But he looked so different. The guy he saw before the nightmares kicked in was almost Zack’s age. And he had dark skin. No way plastic surgery could pull something like that off. And who the hell would look less white on purpose, in this country? Although, being ridiculously rich you could probably as well be blue or purple, and nobody would give a damn. Still, it troubled Yen. He remembered seeing McDollarface in his vision. And Blaise too. They looked different, but he knew it was them.
Vision. Pheh. It was a hallucination. Just a very bad trip.
But then again… Yen gulped.
He heard the front door close and a moment later the sound of a car driving off. Blaise’s steps came from the creaky stairs and a moment later the priest began to carefully open the door.
“I’m awake,” Yen said.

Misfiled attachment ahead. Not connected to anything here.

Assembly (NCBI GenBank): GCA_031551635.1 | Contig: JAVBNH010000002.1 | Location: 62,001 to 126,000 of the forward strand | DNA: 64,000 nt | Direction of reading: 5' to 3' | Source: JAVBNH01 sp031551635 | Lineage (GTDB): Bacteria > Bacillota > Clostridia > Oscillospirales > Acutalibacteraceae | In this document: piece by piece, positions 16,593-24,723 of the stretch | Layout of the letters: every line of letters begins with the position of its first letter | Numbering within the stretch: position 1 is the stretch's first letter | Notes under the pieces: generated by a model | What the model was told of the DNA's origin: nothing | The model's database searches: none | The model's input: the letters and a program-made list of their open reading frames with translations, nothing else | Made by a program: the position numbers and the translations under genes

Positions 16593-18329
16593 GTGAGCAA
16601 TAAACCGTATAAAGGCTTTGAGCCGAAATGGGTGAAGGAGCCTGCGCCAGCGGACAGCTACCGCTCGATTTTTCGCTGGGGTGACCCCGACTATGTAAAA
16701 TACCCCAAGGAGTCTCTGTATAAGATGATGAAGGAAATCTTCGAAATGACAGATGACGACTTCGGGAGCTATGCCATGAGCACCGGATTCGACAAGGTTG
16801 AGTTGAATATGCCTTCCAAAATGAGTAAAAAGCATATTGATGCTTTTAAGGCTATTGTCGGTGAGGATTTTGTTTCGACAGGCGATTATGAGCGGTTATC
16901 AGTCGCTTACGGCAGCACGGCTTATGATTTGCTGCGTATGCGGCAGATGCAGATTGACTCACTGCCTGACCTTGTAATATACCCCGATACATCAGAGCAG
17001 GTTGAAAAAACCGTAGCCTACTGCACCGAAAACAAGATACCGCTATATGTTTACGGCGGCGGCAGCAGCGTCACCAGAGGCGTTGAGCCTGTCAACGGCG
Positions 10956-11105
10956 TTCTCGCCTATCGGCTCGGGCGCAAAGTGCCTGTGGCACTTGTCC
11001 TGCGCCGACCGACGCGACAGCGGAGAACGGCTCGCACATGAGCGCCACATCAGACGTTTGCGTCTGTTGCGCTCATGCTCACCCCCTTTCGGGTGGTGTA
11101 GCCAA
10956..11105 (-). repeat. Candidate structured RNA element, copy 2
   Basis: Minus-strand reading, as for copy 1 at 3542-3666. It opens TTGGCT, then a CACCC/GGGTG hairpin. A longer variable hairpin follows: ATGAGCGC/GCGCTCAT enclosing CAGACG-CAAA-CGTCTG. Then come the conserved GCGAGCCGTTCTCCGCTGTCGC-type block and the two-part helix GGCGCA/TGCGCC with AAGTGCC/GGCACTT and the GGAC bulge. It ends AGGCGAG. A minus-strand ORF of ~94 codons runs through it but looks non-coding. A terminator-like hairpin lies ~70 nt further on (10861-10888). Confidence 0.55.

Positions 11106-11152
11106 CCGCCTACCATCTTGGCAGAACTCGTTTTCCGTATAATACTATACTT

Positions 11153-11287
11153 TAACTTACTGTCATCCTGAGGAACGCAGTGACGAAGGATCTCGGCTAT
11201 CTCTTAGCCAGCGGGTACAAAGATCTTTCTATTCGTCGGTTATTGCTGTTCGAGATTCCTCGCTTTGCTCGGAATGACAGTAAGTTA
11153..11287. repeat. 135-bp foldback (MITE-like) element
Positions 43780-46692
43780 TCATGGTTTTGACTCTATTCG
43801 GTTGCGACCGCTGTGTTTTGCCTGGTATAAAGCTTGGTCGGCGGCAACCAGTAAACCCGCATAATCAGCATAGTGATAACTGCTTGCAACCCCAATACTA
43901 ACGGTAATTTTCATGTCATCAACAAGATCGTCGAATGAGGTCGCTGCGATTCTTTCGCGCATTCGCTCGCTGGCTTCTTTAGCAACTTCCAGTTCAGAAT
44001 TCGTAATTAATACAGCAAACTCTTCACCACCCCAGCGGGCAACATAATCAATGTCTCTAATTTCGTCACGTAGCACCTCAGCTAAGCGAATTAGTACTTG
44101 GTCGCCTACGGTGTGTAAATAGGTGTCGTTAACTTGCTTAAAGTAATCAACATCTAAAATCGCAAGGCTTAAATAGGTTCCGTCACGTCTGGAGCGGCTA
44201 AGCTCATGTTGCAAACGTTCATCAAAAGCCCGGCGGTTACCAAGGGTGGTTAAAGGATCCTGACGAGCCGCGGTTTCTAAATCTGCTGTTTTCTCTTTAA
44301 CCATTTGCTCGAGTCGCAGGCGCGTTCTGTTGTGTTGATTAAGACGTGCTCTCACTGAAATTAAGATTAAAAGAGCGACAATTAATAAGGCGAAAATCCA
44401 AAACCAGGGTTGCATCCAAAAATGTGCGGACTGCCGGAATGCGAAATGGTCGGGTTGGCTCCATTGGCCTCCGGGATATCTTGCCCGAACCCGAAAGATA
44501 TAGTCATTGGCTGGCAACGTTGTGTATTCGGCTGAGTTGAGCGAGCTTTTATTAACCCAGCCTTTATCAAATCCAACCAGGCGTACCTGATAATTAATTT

“Good.” Blaise came in and sat on the bed next to him.
“That was McDollarface, wasn’t it? He is…” Yen felt a heaviness in his chest, and the vision of those two above him, holding his heart, returned. “He is in a new body now, isn’t he? It’s something he does, isn’t it?”
The priest let out a sigh and did not deny it.
“Who is he?” Yen asked, feeling his blood run cold.
“He’s a reincarnating Persian sorcerer, in eternal service to a god of chaos.”
“Yeah…” Yen nodded several times. “Yeah, I can see that. Can’t think of a more evil job than a lawyer…” He rubbed his eyes, trying to get rid of the superimposed nightmarish image he had seen when he looked at McDollarface. “So you two are business partners on the evil sorcerer front then?”
“Yes. But he helps me with legal matters as well, and I lend my enlightened influence and endorsement to him sometimes. We facilitate each other’s endeavours. It’s an equal exchange.”
Yen nodded a few times again, then said matter-of-factly “He is very evil. He had blood on his hands and his arms up to here.” Yen gestured showing the spot on his bicep. He shuddered, remembering those hands reaching into his chest. That brought back the pressing question, but Yen couldn’t bring himself to ask it. Instead he asked, “Why do you work with someone like him? You’re not a bad guy. Not like that, for sure.”